Anatomy, Cell Biology & Physiology Department Theses and Dissertations

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    What's My Role Again? Cultivating Interprofessionalism, Role Knowlege, and Role Clarity Through Case-Based Learning
    (2024-03) Herriott, Hannah Laine; McNulty, Margaret A.; Byram, Jessica N.; Agosto, Elizabeth R.; Deane, Andrew S.; Rebman, Rebecca; Scheurich, Jim J.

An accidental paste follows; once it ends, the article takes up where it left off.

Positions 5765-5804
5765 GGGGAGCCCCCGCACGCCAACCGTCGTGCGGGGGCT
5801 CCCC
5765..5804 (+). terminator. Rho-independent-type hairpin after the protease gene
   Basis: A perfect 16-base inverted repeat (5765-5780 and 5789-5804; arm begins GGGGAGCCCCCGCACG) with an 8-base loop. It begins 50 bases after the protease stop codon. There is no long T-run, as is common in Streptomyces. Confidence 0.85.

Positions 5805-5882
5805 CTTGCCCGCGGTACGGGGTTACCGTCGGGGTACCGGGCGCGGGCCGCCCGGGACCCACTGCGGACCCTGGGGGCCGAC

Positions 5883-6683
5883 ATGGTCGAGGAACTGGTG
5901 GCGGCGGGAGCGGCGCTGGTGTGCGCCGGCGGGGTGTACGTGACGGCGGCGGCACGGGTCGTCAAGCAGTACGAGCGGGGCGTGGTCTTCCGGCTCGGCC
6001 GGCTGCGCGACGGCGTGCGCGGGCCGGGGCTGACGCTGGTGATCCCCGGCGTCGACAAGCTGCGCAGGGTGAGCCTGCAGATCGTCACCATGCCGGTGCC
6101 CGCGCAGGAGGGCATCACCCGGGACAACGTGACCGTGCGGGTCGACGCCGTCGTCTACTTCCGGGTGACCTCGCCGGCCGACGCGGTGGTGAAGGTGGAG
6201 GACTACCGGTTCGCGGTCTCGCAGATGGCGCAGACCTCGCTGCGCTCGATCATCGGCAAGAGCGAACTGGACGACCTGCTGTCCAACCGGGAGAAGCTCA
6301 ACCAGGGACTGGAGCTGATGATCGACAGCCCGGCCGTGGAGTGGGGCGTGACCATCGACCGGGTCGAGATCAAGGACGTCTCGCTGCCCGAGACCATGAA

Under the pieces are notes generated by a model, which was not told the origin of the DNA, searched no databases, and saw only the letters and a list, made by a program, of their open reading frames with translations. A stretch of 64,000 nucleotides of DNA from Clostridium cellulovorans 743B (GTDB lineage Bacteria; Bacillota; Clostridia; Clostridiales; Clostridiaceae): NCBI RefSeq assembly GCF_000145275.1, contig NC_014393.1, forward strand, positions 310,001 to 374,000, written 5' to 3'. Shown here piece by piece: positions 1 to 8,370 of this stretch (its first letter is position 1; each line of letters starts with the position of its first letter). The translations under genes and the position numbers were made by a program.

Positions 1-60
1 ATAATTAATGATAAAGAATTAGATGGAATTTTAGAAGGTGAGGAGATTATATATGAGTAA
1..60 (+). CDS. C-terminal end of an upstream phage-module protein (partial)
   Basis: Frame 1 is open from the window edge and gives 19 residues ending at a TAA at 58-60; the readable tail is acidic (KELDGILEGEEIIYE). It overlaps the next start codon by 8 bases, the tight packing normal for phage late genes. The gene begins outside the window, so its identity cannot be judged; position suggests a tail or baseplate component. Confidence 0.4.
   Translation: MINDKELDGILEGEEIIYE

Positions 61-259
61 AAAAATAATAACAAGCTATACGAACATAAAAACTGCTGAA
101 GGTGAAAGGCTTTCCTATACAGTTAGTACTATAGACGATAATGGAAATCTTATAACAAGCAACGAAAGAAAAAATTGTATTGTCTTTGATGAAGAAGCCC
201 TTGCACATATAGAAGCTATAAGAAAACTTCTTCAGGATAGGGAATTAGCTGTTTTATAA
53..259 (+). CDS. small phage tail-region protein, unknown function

As healthcare has shifted away from physician-centered practice, in favor of a patient-centered model, the importance of interprofessional team-based practice was recognized. Early exposure, practice working through clinical cases in teams, and learning each profession’s roles are essential determinants of successful interprofessional collaboration (IPC). Although interprofessional role comprehension is widely accepted as one of four core competencies of interprofessional education (IPE) and lack of role comprehension is associated with medical errors; literature measuring said construct is lacking. Role knowledge and clarity are two crucial skills that encompass identifying the roles and limitations of various professions’ scopes of practice and discerning which professional is best equipped to undertake a task in a particular situation. The present study investigated a novel IPE intervention employing role centered, small group casebased learning (CBL) sessions, integrated throughout an anatomy course for firstsemester occupational therapy (OTD), physical therapy (DPT), and physician assistant (MPAS) students. Additionally, fourth-year medical (MD) students participated in the IPE intervention by serving as near-peer facilitators for each of the small groups. A sequential explanatory, mixed methods design was employed to examine participants’: 1) acquisition of role knowledge, 2) demonstration of role clarity, 3) views of IPC after engaging in CBL sessions, and 4) perceptions of the intervention itself. The present study addressed the previously mentioned gap in the literature by exploring a CBL intervention’s influence on role comprehension (a previously unquantified aspect of IPE), in addition to their IPE-related perceptions. The aforementioned CBL intervention effectively improved role knowledge and clarity when implemented in-person; however, no significant changes were demonstrated in the virtual cohort. While many positive perceptions of the intervention and IPE experience were found, some misconceptions about professions and inhibitory power dynamics were also identified. Despite the latter findings, the CBL intervention examined in this study can serve as an effective model for cultivating IPE through enhanced role knowledge and clarity among health professional students.